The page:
Texas Bankruptcy Court Says Surrender Doesn’t Require Delivery

Texas Bankruptcy Court Says Surrender Doesn’t Require Delivery

In 2005 the Debtors purchased a used mobile home with a secured loan from 21st Mortgage Corporation (21st Mortgage). In August 2018 the Debtors filed a chapter 7 bankruptcy petition with the intent of reaffirming the debt to 21st Mortgage. After their 341 Debtors decided to surrender the mobile home to 21st Mortgage.

21st Mortgage filed two motions requesting orders ( i) “delaying Debtors’ discharge until the [Mobile Home] has in fact been surrendered and secured by 21st Mortgage Corporation;” and (ii) “allow[ing] 21st Mortgage Corporation to secure the [Mobile Home].” 21st Mortgage sought this relief because it believed that merely having relief from the automatic stay does not benefit or adequately protect 21st Mortgage. The Debtors were current on all of their monthly payments to 21st Mortgage throughout the proceedings. As a result, 21st Mortgage may be precluded from pursuing a foreclosure until a post-discharge default occurs.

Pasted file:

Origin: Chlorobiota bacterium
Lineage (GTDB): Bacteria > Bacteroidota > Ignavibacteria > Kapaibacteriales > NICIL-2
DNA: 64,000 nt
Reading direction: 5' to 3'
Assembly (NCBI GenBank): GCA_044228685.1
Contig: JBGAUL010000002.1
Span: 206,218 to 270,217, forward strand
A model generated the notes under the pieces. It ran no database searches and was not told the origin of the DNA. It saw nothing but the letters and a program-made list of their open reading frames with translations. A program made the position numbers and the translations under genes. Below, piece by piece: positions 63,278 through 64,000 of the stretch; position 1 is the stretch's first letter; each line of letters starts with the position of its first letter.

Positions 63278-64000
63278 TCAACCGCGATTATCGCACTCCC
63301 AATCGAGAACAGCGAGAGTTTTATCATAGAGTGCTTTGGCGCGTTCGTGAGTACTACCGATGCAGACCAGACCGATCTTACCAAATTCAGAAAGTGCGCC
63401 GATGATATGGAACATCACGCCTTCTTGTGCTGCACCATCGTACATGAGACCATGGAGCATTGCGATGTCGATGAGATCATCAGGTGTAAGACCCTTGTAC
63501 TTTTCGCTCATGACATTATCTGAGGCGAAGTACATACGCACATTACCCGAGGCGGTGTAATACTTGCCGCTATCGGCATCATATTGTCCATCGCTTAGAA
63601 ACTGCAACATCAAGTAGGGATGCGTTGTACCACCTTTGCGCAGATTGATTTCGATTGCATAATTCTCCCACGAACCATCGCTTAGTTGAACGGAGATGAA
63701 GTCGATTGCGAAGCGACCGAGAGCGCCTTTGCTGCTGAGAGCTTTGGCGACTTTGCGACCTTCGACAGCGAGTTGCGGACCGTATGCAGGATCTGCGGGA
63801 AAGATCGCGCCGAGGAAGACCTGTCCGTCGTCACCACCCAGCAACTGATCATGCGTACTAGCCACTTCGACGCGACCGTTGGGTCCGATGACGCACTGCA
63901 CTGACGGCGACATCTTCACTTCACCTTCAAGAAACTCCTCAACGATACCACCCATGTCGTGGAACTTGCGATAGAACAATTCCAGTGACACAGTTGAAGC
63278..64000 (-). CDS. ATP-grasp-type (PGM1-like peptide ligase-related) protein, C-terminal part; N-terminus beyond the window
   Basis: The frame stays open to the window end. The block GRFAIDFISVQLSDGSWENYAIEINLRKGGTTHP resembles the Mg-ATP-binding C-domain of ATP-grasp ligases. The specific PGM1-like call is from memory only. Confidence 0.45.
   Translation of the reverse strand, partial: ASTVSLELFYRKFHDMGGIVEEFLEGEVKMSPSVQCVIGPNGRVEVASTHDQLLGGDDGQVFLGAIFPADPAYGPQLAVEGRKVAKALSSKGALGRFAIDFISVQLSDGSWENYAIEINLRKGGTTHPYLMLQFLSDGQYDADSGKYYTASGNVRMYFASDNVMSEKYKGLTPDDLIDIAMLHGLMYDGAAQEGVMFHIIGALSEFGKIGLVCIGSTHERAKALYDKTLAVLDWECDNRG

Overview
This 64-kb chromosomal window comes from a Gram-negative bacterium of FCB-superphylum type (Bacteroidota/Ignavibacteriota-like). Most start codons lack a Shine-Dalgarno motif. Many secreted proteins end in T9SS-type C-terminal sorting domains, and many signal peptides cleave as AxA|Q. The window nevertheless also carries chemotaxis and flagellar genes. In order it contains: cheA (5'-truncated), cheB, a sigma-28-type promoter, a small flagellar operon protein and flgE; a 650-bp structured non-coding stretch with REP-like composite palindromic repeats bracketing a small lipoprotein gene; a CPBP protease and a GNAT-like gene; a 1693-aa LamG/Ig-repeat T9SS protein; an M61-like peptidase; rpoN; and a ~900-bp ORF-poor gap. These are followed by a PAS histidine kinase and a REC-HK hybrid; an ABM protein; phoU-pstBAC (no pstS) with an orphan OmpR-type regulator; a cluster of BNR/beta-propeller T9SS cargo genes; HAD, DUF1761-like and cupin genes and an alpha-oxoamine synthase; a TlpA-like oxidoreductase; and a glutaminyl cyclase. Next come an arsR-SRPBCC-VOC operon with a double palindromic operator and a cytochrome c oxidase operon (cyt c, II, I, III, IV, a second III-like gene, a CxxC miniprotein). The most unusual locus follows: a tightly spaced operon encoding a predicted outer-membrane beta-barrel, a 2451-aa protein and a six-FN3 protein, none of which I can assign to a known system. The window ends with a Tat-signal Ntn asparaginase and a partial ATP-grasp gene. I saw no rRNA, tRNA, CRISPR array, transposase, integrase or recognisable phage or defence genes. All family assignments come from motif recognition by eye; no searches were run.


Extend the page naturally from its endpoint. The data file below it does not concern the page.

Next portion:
21st Mortgage argues that the Debtors must physically and affirmatively turnover the mobile home based on several arguments. It argues that the Debtors are trying to effectuate a “ride-through” which is prohibited under 11 U.S.C. §§ 521(a)(2) and(6) and In re Johnson, 89 F.3d 248 (5th Cir 1996).

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